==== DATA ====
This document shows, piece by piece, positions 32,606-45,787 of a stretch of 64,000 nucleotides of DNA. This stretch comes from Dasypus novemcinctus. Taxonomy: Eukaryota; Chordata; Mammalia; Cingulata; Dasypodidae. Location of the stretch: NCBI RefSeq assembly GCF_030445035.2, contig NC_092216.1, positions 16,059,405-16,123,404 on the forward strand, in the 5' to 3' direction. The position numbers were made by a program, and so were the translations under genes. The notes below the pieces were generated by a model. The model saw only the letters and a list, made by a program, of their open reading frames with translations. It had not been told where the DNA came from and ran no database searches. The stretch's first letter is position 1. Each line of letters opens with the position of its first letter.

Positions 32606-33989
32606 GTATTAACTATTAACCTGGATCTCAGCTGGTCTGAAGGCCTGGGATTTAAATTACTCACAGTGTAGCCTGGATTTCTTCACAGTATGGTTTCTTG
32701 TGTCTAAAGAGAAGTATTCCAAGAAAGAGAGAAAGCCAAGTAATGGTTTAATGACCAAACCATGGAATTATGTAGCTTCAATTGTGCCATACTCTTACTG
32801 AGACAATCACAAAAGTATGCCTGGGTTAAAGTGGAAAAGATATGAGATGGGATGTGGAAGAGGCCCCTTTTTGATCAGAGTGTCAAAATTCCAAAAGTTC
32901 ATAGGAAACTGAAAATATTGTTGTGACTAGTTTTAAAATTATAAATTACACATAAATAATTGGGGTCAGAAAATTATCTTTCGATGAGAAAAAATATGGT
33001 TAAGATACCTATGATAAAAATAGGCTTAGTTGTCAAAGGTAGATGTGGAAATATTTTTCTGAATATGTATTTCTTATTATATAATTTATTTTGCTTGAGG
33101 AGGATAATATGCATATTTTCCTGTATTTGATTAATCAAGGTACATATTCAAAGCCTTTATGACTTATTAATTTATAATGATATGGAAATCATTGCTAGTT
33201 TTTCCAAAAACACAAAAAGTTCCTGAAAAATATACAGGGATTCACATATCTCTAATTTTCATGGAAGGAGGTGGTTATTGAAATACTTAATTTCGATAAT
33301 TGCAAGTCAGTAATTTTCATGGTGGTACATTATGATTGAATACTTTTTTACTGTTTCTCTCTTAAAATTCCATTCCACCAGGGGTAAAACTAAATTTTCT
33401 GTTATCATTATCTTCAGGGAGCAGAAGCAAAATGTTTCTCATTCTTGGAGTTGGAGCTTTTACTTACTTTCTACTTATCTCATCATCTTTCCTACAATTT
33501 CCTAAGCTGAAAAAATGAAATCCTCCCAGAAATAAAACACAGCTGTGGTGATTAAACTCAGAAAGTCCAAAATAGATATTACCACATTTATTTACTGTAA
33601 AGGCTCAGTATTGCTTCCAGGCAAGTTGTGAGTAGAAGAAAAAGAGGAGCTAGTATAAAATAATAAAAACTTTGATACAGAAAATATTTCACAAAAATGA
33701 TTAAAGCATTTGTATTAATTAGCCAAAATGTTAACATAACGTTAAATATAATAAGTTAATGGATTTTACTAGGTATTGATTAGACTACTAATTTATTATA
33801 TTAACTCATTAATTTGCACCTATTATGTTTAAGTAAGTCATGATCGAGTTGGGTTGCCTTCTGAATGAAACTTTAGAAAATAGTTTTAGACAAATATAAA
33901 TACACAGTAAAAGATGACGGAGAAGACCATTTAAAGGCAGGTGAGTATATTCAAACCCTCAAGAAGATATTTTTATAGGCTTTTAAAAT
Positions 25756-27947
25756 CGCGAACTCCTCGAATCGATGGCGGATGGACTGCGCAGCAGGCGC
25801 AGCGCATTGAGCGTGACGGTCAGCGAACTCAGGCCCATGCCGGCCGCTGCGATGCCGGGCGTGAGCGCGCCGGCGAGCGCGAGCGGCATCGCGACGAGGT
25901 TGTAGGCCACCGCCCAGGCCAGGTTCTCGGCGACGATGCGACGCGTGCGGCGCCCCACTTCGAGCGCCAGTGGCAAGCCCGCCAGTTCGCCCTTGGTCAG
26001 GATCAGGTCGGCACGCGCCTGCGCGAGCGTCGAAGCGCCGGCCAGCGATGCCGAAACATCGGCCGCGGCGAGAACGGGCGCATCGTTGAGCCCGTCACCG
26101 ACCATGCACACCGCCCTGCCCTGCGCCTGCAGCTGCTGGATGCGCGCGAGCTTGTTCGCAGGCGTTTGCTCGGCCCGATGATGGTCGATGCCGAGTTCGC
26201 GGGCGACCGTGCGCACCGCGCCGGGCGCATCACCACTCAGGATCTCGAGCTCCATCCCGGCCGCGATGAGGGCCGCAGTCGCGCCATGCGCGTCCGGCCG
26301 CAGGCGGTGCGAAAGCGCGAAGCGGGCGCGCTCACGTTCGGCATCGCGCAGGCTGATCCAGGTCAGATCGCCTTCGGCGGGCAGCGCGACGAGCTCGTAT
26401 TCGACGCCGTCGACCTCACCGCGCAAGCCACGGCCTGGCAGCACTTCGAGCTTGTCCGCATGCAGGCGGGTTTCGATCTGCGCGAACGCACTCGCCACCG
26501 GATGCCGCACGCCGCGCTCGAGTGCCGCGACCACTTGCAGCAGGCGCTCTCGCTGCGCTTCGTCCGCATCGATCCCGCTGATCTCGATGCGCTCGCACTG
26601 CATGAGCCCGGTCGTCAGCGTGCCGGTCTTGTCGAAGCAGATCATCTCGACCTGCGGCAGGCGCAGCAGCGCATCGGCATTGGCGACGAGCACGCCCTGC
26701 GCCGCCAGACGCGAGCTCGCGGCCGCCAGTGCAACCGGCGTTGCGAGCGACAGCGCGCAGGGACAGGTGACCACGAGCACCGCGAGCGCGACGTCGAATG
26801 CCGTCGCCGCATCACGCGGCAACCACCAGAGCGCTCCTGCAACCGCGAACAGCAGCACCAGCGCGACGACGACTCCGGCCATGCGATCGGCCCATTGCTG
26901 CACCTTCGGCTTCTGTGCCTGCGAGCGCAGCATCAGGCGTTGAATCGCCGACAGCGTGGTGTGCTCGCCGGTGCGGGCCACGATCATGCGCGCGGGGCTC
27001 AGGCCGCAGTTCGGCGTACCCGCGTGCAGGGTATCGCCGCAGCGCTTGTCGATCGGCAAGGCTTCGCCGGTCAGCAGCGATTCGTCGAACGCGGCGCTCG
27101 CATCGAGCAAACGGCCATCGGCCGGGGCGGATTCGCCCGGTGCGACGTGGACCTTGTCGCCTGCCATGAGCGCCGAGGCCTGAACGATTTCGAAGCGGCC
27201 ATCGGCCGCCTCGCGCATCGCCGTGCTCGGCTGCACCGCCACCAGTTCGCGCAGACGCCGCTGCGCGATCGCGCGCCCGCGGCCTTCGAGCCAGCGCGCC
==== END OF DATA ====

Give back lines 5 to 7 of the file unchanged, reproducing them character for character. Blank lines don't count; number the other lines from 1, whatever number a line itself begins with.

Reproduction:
32801 AGACAATCACAAAAGTATGCCTGGGTTAAAGTGGAAAAGATATGAGATGGGATGTGGAAGAGGCCCCTTTTTGATCAGAGTGTCAAAATTCCAAAAGTTC
32901 ATAGGAAACTGAAAATATTGTTGTGACTAGTTTTAAAATTATAAATTACACATAAATAATTGGGGTCAGAAAATTATCTTTCGATGAGAAAAAATATGGT
33001 TAAGATACCTATGATAAAAATAGGCTTAGTTGTCAAAGGTAGATGTGGAAATATTTTTCTGAATATGTATTTCTTATTATATAATTTATTTTGCTTGAGG